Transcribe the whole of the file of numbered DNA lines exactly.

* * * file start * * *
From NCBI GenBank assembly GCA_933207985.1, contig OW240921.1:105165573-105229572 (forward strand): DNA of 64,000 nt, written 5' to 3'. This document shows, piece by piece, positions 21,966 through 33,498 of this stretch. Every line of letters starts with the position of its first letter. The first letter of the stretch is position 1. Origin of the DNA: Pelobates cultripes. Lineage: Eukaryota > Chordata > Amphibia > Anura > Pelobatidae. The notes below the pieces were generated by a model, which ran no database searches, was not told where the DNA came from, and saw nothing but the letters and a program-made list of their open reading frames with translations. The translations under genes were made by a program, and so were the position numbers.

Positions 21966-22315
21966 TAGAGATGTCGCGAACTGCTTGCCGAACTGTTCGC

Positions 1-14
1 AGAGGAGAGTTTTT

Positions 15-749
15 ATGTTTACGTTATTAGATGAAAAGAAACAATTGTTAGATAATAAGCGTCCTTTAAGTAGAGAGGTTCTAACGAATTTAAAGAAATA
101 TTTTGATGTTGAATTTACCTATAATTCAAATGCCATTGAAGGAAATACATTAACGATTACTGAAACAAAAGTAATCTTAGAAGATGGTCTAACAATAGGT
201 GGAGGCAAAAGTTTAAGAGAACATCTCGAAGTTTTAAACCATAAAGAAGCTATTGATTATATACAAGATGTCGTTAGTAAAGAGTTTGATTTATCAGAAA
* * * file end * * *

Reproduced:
From NCBI GenBank assembly GCA_933207985.1, contig OW240921.1:105165573-105229572 (forward strand): DNA of 64,000 nt, written 5' to 3'. This document shows, piece by piece, positions 21,966 through 33,498 of this stretch. Every line of letters starts with the position of its first letter. The first letter of the stretch is position 1. Origin of the DNA: Pelobates cultripes. Lineage: Eukaryota > Chordata > Amphibia > Anura > Pelobatidae. The notes below the pieces were generated by a model, which ran no database searches, was not told where the DNA came from, and saw nothing but the letters and a program-made list of their open reading frames with translations. The translations under genes were made by a program, and so were the position numbers.

Positions 21966-22315
21966 TAGAGATGTCGCGAACTGCTTGCCGAACTGTTCGC

Positions 1-14
1 AGAGGAGAGTTTTT

Positions 15-749
15 ATGTTTACGTTATTAGATGAAAAGAAACAATTGTTAGATAATAAGCGTCCTTTAAGTAGAGAGGTTCTAACGAATTTAAAGAAATA
101 TTTTGATGTTGAATTTACCTATAATTCAAATGCCATTGAAGGAAATACATTAACGATTACTGAAACAAAAGTAATCTTAGAAGATGGTCTAACAATAGGT
201 GGAGGCAAAAGTTTAAGAGAACATCTCGAAGTTTTAAACCATAAAGAAGCTATTGATTATATACAAGATGTCGTTAGTAAAGAGTTTGATTTATCAGAAA